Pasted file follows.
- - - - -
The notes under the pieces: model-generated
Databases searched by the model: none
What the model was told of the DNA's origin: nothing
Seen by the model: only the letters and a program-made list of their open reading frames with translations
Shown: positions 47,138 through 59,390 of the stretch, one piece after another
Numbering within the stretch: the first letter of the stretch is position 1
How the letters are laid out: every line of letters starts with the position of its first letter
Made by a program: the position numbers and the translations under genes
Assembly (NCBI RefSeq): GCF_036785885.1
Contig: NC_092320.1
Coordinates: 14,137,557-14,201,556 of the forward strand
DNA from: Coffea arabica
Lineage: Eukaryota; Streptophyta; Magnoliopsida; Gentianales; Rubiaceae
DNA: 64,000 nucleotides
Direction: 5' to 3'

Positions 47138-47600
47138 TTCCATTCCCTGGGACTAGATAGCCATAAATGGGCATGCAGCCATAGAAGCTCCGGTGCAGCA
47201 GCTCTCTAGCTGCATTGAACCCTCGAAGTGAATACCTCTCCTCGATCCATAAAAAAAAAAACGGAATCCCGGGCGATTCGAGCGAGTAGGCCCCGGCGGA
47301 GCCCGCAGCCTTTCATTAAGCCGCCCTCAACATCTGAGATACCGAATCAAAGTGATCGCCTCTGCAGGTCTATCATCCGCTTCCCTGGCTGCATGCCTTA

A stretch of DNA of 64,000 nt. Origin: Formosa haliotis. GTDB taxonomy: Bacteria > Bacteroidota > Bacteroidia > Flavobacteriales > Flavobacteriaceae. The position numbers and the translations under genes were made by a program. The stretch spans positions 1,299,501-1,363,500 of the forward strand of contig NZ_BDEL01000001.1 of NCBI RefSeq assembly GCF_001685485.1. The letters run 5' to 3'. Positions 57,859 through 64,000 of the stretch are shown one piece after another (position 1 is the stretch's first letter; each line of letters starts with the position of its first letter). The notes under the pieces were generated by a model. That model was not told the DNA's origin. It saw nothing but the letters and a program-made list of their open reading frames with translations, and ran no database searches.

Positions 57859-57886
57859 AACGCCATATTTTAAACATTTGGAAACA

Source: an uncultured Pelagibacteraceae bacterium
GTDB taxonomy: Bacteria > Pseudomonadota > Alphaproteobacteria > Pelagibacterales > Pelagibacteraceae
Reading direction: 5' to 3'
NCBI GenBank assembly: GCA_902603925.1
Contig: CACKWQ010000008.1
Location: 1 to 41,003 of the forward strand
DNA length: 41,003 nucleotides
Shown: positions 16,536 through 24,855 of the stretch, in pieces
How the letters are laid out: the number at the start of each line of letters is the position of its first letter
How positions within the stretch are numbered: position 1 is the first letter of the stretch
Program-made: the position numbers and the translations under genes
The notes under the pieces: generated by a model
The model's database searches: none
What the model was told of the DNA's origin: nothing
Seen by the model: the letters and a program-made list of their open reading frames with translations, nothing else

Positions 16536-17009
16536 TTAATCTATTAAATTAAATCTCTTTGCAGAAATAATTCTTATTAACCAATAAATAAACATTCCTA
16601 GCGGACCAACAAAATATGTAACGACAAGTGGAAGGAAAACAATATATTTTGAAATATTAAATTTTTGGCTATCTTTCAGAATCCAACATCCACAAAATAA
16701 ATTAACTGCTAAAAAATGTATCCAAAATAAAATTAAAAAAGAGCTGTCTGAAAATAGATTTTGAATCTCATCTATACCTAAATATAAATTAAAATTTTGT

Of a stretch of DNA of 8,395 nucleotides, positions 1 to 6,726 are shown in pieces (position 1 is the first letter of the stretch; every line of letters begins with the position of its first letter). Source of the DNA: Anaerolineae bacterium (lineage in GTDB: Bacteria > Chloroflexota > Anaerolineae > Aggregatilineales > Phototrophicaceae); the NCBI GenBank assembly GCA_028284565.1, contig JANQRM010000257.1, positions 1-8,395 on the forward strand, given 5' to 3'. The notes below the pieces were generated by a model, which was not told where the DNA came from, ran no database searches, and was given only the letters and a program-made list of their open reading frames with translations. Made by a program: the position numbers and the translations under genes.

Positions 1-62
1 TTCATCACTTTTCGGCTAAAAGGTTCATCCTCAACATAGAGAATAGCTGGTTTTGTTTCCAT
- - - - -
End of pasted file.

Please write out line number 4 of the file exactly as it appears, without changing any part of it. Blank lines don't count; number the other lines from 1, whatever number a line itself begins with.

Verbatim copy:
Seen by the model: only the letters and a program-made list of their open reading frames with translations